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losing faith in journalists – and those poor sicilians

Many of you may have read the recent coverage of the effort to save amphibians from a fungal infection by creating safe captive populations. This news was also covered by mainstream media, and I saw this story in my local paper: “Scientists meet to stem frog deaths” by Dorie Turner of the Associated Press. In it, I read the following sentence.

“…prevent the disappearance of more than 6,000 species of frogs, salamanders and wormlike sicilians.”

That’s right. Sicilians. Who knew Italians needed to be saved along with amphibians? Perhaps those “wormlike” island-dwelling Italians are more susceptible to lethal fungi than those from Naples or Milan, for example.

Of course, the reporter meant caecilians, limbless tropical amphibians in the order Gymnophiona. I’m sure the reporter had no idea what a caecilian was, and she made absolutely no effort to find out. Neither did her editors, despite the fact this must have seemed odd or at least curious.

It’s just the latest in a long line of sloppy journalism that I see on a regular basis.  Most lay people wouldn’t have caught this, just as I might not catch egregious errors on topics such as international banking or golf, which I know little about. Yet I believe in many newspapers, slipshod treatment of the facts is the rule rather than the exception.

This belief is based not only on mistakes I detect, but also on the many times I’ve been interviewed for newspapers and other media. Nearly every article has had errors, misquotations, or other inaccuracies, although I have been careful in what I say and always offer to review the piece prior to deadline. Exceptions are a few reporters I find reliable (usually columnists) and the time I was interviewed on NPR. Despite often ending up looking like a ninny who dispenses misinformation, I am in a position where I am required to continue to speak to the press.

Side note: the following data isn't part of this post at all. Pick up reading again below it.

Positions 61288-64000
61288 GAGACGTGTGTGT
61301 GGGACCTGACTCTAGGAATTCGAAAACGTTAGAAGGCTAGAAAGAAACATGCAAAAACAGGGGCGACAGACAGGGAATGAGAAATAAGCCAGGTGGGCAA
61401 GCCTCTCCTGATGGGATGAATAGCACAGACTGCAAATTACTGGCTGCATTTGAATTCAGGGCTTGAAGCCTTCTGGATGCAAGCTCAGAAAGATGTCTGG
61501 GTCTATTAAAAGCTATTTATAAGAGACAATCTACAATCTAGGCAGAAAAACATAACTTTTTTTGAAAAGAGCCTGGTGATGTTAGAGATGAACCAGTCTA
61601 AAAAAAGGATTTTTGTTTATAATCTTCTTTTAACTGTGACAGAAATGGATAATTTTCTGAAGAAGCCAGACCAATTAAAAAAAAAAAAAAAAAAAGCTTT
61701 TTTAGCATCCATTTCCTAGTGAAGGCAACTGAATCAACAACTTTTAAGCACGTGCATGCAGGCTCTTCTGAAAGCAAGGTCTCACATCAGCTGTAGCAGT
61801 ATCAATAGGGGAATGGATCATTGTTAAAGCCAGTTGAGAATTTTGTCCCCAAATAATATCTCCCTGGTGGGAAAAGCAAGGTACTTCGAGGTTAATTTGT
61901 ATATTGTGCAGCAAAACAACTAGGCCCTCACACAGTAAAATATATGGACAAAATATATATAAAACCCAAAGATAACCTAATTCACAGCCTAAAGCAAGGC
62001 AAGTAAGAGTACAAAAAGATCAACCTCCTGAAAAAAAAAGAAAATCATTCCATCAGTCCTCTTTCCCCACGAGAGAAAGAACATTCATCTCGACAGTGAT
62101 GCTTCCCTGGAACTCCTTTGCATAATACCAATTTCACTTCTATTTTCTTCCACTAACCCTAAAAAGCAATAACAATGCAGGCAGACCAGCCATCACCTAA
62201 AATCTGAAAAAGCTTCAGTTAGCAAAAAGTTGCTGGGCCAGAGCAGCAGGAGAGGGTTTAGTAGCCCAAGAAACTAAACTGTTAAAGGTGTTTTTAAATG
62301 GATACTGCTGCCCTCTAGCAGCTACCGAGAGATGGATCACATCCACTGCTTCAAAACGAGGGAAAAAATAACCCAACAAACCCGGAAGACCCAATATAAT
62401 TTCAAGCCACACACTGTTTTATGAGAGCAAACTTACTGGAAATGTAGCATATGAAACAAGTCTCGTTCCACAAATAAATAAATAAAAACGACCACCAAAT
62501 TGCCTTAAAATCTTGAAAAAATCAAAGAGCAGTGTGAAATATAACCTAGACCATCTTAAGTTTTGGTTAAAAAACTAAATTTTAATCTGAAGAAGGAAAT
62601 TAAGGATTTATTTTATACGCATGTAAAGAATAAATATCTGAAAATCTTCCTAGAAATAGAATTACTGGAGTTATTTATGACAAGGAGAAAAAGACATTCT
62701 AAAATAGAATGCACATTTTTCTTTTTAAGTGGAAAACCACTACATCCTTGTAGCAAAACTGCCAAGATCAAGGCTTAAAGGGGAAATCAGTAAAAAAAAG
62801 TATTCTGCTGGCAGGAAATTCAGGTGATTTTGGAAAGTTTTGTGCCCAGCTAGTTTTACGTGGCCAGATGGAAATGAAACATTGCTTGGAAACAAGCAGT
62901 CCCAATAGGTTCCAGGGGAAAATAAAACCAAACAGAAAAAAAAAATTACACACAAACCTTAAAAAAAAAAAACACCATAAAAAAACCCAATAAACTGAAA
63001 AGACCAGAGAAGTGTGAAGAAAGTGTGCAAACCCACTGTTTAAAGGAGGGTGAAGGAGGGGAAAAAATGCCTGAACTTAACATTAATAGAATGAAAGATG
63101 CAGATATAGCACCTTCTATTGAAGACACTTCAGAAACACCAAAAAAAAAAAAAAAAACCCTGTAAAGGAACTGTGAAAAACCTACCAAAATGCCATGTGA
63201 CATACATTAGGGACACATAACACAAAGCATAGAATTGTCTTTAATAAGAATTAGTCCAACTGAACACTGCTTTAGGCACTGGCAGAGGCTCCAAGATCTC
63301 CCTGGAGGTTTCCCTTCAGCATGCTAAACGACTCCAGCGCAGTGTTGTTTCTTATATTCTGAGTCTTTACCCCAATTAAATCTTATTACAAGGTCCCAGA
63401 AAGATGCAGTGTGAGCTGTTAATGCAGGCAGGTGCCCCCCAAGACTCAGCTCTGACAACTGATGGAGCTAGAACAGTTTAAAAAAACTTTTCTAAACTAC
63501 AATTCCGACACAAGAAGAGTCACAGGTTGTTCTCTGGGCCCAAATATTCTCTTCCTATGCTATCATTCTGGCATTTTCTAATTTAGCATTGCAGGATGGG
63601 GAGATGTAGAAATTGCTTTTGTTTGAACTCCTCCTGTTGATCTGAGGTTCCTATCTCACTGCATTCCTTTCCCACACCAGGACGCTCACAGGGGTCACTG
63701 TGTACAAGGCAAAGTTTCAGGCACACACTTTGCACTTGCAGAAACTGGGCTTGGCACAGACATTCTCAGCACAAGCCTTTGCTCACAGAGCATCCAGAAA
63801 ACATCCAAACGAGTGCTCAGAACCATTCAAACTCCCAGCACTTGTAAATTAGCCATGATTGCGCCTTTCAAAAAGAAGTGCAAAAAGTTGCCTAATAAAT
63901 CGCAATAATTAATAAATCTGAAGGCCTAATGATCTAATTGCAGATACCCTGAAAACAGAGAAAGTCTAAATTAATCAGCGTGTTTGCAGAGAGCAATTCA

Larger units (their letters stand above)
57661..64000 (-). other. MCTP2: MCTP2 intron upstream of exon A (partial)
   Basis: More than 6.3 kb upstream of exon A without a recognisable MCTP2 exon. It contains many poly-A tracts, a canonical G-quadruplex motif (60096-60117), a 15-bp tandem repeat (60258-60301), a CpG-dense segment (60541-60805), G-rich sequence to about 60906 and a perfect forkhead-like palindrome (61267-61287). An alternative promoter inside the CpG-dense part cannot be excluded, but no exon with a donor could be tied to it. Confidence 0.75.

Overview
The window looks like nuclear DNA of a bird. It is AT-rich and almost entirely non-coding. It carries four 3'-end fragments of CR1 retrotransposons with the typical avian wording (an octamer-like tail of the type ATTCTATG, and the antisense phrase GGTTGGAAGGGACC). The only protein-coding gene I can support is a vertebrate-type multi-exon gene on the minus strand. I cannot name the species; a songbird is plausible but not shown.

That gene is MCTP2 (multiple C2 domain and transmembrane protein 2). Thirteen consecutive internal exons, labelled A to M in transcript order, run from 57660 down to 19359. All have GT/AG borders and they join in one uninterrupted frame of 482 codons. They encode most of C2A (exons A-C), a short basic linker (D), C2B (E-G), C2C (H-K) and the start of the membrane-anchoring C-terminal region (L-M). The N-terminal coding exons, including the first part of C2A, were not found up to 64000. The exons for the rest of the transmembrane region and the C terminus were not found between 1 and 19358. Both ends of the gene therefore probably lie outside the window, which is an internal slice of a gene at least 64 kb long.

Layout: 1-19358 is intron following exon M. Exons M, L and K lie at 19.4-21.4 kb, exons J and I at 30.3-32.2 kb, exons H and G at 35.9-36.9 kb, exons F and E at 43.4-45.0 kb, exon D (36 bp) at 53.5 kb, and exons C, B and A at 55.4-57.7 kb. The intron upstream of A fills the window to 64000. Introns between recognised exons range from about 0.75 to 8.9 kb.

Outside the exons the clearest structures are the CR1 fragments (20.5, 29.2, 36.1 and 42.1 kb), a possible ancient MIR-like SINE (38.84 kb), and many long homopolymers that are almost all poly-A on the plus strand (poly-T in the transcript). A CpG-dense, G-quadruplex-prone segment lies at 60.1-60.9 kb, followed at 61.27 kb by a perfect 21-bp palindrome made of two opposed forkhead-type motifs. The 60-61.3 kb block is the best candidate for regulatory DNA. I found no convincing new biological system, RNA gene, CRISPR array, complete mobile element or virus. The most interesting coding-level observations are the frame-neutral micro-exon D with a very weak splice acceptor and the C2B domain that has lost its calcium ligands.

Another thing that drives me nuts is the notion that every story has two (or more) sides, all of which get equal time. Every story does have multiple perspectives, of which there will generally always be two or more that are flaky, misguided, irrelevant, or just plain wrong.  If the responsibility of the press is to inform the public about the truth, then giving equal time to marginal viewpoints, or any time to incorrect ones, is a violation of the standard of ethics for journalists regarding accuracy of information and reliability of sources.

It’s bad enough that poor, or at best uninspiring, writing is the norm in newspapers. To some extent, I at least get why that is — half of Americans read at the 8th grade level or lower.  But there is no excuse for negligent and unmeticulous handling of facts.

Caecilian photo from the recommended website Livingunderworld.org; go learn about caecilians!

Filed in Science

Comments on this entry are closed.

  • Xris (Chris Kreussling) February 21, 2007, 8:52 am

    AP needs spell-checker-checkers.

    And it's interesting to see how little "poor journalism" gets tagged in Technorati.

  • Jenn February 22, 2007, 1:38 am

    That gave me a laugh. :-)

    This is my favorite example (I hope you don't mind me linking), about the dangers of the invasive zebra muscle. Hee. I emailed the writer and he said the mistake must have happened after he submitted the article. As of today that uncorrected version is still online!

  • Patrick February 22, 2007, 11:19 am

    Being Sicilian, I can confirm that I can be a bit worm-like sometimes. :)

    This reminds me of Jay Leno's "Headlines". I love those.

    The proliferation of Anna Nicole Smith-related journalism in this country is a testament to the state of our news infrastructure.

  • John February 22, 2007, 1:08 pm

    Now that I have read this, I can go back to reading about the Caecilian Vespers.

  • Aydin February 22, 2007, 6:16 pm

    You listed most of the reasons why I stopped reading newspapers about 10 years ago. May they all shut their doors in the near future.

  • Eric B. February 24, 2007, 1:18 pm

    It could be that the reporter had the right name, and that it was an inadvertent spell check error.

  • Nuthatch February 24, 2007, 1:28 pm

    I hadn't thought of that, but tried it in Word and Wordperfect, and got no similar suggestions in spell check.